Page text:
Disqualification Criteria |
Entry Process | Phases |What is Sobriety Court?
| Guiding Principles|
Research | Facts |
- Alcohol impaired driving is one of America’s most-often-committed and deadliest crimes.
- In 2008, 37,261 people nationwide were killed in motor vehicle traffic crashes. Alcohol-impaired driving accounted for 32 percent of the motor vehicle traffic fatalities. [Source: NHTSA ]
- In 2008, of the 13,846 alcohol-related fatalities, 53% or 7,378, involved a hardcore offender. Hardcore offenders are persons with a BAC of .15 or greater, or with a prior DWI arrest.
- Between 1983 and 2007, more than 220,000 people died in crashes involving hardcore drinking drivers. [Source: NTSB ]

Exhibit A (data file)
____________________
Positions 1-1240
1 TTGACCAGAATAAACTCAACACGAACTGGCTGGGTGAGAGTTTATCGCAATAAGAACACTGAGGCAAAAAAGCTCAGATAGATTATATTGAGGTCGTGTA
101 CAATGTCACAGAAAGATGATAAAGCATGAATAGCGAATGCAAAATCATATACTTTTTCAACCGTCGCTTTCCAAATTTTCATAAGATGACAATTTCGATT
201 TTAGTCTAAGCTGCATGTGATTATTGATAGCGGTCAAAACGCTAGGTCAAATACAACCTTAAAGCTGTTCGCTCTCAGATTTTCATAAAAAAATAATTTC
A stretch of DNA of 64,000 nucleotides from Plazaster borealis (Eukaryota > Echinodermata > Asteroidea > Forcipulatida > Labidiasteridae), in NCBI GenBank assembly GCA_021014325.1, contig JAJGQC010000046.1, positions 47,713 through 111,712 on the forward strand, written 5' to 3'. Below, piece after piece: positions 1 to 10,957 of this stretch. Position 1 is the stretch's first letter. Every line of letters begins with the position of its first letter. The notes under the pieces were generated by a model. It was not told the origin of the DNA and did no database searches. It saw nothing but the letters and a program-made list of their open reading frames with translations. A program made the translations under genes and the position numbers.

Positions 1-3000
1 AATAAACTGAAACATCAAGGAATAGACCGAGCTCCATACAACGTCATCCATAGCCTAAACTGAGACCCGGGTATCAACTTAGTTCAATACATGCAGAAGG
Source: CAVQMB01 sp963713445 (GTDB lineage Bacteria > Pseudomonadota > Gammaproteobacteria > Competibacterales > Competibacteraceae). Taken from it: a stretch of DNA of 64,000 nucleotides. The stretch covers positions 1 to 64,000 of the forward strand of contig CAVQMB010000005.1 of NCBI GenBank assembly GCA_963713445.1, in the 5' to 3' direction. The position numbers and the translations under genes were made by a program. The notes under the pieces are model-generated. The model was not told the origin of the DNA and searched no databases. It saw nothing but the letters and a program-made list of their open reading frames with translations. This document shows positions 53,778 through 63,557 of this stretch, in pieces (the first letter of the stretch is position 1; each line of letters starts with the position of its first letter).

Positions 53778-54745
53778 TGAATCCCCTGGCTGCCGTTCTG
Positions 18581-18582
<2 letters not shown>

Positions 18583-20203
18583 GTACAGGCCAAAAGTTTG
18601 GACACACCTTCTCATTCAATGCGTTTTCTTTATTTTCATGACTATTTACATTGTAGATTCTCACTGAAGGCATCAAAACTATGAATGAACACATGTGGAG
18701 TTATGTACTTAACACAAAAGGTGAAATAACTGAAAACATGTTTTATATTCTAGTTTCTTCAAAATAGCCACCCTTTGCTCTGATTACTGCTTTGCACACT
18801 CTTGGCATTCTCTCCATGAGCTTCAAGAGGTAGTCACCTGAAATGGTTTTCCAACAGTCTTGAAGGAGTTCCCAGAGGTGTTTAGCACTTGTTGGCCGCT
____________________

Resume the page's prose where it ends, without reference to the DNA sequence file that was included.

- In 2006, hardcore drinking drivers were involved in a minimum of 9,414
alcohol-related fatalities, the estimated cost of which was over $9.1 billion. [Source: NTSB]
- Repeat DWI offenders are over represented in fatal crashes, and have a
greater relative risk to kill another person. [Source: NHTSA and NTSB]
- During an average weekend night, about 1 percent of drivers have BACs of
.15 or greater and about two-thirds of fatally injured drinking drivers have BACs of .15 or greater. [Source: NHTSA]
- A driver with a .08 BAC in a fatal crash is 8 times more likely to have a
prior DWI conviction than a person with no alcohol present. [Source: NHTSA]
- Drivers at .15 BAC and above are at least 20 times more likely to be involved
in a fatal crash than a non-drinking driver. [Source: NHTSA]
- It is estimated that half of all drivers arrested and half of those convicted of DWI have BACs of .15 or greater. [Source: NHTSA
- Hardcore impaired drivers are not impacted by the same general deterrence methods, such as public awareness campaigns, or only traditional sanctions such as incarceration.
- Hardcore impaired drivers meet the clinical diagnosis of alcohol dependence and abuse.